We begin with The Bell Jar by Sylvia Plath. Shamefully, it’s a book that I read (*ahem* skimmed) during high school and one that I haven’t revisited. I really should give it the attention it so obviously deserves.
Another book that I skimmed (but somehow retained) during high school was The Leopard by Giuseppe Tomasi di Lampedusa. Not the usual fare for a teenage girl, I picked it up because I was studying (and very much enjoying) modern European history. The Leopard is about the Italian civil war, which leads me to Jonathan Grimwood’s ripping good read, The Last Banquet. In this story, the main character, Jean-Marie d’Aumout, finds himself held prisoner in the thick of Italian civil war.
But of course The Last Banquet is predominantly about the French Revolution and for that you can’t go past what is considered one of the greatest novels of all time – Victor Hugo’s Les Misérables. It’s a doorstop of a book (it took me the good part of one summer to read it), so lots of people opt for the musical instead. And yes, I do enjoy a bit of Les-Mis-stage-action.
Which brings me to another book adapted as a musical (that I also really enjoyed) – Roald Dahl’s Matilda. I saw the stage production when I was in London earlier this year. I’m still singing the tunes – truly spectacular and musical creator, Tim Minchin, stayed true to the story. I’ll be first in line for tickets when it comes to Australia (in 2015) and, as I said to a musical-loving-friend, “It shits all over Annie.” Really.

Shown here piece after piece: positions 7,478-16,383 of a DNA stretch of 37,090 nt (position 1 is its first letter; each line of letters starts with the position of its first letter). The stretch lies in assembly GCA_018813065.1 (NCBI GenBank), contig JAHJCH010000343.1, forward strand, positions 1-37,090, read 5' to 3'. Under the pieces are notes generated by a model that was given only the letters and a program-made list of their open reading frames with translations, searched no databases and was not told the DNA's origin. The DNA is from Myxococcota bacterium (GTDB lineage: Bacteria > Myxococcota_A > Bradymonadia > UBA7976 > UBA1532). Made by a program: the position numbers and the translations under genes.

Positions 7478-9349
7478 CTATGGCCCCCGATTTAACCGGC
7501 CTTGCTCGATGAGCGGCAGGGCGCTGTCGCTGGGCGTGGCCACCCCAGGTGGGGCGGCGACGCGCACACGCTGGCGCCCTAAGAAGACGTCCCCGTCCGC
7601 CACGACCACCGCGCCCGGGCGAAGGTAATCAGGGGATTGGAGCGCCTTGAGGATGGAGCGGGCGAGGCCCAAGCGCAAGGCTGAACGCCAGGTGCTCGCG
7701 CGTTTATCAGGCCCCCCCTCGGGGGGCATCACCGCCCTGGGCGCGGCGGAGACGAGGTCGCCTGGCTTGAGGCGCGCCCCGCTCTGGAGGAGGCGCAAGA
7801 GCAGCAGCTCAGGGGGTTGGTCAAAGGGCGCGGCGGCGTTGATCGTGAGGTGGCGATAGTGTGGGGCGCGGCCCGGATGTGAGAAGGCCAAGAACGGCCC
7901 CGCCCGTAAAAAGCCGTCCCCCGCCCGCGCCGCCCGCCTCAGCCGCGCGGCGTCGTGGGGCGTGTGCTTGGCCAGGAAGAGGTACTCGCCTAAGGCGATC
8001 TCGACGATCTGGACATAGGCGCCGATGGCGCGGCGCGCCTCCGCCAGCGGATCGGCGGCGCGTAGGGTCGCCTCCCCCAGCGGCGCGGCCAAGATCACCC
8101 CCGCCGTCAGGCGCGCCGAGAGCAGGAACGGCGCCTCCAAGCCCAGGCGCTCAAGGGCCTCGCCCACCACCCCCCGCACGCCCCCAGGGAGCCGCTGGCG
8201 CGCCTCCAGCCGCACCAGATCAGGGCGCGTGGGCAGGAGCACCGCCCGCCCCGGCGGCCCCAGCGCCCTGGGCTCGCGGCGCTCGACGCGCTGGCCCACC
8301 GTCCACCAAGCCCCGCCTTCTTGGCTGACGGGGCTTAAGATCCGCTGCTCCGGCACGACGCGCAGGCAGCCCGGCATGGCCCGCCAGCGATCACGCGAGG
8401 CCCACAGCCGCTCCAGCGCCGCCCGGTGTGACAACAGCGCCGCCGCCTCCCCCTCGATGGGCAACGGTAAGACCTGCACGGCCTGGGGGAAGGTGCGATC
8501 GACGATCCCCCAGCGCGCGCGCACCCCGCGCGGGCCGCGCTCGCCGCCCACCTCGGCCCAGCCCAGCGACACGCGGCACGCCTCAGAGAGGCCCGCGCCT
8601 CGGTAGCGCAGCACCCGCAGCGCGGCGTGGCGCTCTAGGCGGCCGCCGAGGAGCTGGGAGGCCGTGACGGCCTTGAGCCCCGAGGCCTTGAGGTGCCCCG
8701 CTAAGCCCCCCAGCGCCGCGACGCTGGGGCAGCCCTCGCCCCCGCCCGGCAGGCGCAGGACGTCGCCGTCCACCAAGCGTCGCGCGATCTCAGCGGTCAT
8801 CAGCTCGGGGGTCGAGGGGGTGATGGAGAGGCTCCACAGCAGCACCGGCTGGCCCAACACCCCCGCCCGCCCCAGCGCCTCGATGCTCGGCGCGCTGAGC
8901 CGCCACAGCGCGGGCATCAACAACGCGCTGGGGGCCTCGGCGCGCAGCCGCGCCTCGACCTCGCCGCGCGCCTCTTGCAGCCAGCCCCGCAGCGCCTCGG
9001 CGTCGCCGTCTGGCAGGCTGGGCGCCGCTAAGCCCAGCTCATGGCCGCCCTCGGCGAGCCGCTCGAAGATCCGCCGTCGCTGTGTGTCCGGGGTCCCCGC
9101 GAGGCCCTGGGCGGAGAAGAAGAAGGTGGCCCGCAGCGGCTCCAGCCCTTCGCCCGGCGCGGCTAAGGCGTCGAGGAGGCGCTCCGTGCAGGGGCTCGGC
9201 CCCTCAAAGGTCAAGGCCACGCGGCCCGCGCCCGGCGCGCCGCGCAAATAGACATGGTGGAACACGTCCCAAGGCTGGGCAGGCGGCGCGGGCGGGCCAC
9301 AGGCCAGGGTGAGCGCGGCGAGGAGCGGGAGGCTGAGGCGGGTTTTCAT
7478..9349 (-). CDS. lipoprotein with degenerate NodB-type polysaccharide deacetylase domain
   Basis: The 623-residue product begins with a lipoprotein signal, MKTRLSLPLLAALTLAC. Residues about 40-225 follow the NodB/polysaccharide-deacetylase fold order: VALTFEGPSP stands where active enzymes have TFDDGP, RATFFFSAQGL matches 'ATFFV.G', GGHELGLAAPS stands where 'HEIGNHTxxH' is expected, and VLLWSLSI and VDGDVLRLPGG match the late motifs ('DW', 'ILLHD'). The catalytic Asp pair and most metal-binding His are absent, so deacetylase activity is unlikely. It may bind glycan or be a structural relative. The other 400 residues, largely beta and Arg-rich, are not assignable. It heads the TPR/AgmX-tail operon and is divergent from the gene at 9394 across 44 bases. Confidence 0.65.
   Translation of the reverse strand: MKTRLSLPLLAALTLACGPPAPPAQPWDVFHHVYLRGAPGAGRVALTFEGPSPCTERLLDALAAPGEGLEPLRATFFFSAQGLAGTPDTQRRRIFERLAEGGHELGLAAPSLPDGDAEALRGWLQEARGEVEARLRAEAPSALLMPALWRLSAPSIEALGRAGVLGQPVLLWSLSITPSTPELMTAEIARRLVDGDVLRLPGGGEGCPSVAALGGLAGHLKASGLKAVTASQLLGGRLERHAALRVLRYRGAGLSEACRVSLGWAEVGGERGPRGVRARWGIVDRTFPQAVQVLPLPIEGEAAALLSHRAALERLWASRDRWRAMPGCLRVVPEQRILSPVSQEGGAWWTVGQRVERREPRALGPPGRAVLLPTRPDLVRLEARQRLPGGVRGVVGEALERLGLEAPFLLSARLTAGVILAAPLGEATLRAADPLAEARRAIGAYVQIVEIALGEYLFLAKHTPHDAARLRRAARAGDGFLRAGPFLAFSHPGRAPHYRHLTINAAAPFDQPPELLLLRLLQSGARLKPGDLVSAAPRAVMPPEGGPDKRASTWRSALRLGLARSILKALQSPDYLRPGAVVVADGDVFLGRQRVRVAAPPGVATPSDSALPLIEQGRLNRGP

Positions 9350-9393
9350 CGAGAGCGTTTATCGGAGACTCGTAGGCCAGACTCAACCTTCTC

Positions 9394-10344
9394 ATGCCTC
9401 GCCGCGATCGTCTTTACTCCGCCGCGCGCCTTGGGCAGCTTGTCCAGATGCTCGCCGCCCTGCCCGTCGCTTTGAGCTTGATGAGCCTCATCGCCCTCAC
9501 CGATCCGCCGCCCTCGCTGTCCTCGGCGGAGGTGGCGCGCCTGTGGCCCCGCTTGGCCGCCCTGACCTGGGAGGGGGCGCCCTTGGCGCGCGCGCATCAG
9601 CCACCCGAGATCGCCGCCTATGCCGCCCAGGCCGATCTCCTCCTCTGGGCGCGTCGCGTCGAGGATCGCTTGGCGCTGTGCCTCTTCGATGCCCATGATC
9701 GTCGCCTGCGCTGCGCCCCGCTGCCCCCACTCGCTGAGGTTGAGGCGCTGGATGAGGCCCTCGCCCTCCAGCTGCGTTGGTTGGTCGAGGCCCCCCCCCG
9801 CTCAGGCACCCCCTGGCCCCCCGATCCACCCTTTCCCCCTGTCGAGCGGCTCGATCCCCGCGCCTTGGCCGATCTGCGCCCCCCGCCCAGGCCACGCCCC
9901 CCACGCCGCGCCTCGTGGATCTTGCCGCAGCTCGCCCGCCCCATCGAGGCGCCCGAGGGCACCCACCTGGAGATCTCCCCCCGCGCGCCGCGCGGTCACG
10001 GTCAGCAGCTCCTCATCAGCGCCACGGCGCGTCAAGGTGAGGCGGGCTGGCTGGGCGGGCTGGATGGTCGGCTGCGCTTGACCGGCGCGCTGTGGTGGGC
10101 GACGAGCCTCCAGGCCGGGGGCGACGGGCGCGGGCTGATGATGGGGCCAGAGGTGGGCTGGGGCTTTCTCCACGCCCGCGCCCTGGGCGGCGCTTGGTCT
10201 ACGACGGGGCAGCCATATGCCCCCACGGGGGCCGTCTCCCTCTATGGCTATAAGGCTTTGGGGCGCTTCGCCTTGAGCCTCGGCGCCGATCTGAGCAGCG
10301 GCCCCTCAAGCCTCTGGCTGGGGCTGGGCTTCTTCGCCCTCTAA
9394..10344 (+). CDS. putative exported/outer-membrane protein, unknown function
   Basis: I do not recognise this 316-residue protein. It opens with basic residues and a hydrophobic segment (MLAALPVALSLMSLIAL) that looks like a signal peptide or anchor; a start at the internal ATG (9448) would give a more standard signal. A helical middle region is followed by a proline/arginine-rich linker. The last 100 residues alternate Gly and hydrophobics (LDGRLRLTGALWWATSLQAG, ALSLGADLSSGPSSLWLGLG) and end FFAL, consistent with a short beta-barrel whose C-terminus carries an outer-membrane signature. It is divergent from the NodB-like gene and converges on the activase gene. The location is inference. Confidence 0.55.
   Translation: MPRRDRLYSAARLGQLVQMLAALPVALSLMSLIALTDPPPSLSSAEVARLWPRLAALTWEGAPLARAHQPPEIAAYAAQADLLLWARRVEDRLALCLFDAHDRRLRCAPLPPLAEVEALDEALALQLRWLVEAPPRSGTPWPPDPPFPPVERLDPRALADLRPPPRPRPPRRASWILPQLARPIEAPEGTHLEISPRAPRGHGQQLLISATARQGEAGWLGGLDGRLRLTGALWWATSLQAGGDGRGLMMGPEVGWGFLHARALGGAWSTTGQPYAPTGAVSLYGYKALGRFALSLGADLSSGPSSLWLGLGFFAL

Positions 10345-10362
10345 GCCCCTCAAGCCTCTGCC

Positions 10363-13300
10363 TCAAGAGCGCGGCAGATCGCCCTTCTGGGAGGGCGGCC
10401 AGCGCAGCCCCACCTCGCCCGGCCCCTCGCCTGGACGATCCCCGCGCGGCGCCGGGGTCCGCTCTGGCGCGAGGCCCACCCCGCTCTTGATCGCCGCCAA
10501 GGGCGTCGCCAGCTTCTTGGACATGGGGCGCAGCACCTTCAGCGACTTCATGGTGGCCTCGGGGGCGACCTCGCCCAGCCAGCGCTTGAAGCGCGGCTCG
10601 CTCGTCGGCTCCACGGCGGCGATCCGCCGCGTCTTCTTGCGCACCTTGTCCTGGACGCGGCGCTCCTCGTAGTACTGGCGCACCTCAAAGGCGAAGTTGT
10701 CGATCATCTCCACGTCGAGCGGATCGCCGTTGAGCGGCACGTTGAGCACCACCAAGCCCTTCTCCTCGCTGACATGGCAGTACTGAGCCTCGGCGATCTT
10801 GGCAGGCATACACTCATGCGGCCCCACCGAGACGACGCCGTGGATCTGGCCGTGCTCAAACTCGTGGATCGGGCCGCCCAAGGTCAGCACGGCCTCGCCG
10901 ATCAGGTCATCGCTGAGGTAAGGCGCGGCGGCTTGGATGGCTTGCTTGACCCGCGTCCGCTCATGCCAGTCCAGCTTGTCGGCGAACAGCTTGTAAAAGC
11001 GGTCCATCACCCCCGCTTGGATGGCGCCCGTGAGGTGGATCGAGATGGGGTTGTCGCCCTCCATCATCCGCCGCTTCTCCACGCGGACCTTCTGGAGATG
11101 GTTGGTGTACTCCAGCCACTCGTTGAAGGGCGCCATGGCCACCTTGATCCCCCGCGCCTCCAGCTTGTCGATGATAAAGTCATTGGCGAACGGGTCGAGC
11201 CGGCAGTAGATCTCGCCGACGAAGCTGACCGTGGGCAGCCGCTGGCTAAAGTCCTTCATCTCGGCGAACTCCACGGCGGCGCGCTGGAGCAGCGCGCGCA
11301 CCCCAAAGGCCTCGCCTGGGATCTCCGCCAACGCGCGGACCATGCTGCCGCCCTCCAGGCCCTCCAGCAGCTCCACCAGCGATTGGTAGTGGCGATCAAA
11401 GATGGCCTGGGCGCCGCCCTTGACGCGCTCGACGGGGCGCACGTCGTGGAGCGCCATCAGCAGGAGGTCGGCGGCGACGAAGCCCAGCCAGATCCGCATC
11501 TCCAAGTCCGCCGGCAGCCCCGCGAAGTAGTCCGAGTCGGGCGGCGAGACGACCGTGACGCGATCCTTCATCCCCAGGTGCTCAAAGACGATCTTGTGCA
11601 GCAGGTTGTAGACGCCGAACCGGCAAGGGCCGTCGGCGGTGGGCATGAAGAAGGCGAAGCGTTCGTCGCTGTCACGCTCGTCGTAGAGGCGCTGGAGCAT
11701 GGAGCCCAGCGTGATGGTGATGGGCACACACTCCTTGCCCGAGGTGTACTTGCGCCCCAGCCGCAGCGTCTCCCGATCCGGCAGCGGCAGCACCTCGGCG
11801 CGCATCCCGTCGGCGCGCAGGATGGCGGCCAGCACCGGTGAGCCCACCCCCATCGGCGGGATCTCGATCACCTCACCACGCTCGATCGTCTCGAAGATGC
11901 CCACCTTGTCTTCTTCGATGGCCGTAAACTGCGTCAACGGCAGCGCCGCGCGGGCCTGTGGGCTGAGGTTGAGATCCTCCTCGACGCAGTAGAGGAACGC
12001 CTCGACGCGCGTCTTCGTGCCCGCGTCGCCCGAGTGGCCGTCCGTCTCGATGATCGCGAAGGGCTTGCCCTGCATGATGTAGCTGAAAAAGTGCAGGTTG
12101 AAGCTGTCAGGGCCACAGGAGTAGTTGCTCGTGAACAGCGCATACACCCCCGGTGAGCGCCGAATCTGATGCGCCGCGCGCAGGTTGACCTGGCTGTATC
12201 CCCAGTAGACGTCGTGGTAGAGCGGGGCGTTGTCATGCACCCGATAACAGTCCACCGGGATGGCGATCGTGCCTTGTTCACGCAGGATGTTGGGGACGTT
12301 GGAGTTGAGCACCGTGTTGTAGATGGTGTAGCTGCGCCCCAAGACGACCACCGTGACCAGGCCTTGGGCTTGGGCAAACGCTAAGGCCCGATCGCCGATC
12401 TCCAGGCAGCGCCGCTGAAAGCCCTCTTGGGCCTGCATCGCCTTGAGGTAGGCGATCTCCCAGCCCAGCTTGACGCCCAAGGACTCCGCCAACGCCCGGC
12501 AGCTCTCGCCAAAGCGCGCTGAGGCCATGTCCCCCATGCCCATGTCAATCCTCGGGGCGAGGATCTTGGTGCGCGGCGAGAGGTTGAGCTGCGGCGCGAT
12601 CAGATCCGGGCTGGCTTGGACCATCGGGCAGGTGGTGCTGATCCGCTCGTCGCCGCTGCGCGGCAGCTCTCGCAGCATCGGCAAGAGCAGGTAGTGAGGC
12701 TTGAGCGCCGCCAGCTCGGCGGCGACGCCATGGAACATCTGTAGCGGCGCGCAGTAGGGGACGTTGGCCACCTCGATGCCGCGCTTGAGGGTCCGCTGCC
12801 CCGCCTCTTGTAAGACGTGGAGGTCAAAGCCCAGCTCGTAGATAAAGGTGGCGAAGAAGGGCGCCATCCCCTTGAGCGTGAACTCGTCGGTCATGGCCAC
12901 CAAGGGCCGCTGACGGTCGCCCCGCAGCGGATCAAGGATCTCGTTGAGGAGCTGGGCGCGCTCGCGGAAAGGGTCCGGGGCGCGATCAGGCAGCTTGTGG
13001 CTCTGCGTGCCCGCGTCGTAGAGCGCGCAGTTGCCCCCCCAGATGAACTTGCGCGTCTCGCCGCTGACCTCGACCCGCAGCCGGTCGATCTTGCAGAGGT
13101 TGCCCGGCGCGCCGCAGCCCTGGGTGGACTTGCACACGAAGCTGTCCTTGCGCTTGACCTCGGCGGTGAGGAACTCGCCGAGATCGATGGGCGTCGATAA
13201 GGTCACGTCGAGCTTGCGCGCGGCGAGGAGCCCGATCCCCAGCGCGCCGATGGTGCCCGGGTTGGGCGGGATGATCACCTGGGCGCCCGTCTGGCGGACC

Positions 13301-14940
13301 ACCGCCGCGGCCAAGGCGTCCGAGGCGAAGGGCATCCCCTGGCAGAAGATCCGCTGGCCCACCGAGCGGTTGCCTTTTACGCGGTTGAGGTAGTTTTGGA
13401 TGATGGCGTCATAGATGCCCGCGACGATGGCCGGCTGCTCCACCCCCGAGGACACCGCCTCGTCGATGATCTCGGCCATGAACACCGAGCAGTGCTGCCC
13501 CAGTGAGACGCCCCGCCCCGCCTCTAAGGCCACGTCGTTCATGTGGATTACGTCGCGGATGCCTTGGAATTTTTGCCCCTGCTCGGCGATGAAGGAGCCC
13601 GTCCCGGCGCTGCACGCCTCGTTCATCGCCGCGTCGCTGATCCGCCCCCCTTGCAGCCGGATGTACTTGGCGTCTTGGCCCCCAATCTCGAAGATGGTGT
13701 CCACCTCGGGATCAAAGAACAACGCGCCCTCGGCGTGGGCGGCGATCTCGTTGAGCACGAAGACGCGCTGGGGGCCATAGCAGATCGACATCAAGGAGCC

From one children’s book to another, Matilda leads me to my childhood favourite – Milly Molly Mandy by Joyce Lankester Brisley. The thing I loved most? The map at the front of each collection of stories (below). Combined with the fact that my dad was a lecturer in geography at the time and many of my preschool years were spent on Melbourne Uni geography field trips, it’s little wonder I like maps.
So I end on The Map That Changed The World by Simon Winchester – it’s historical ‘fiction’ at its best and if you love maps, all the better.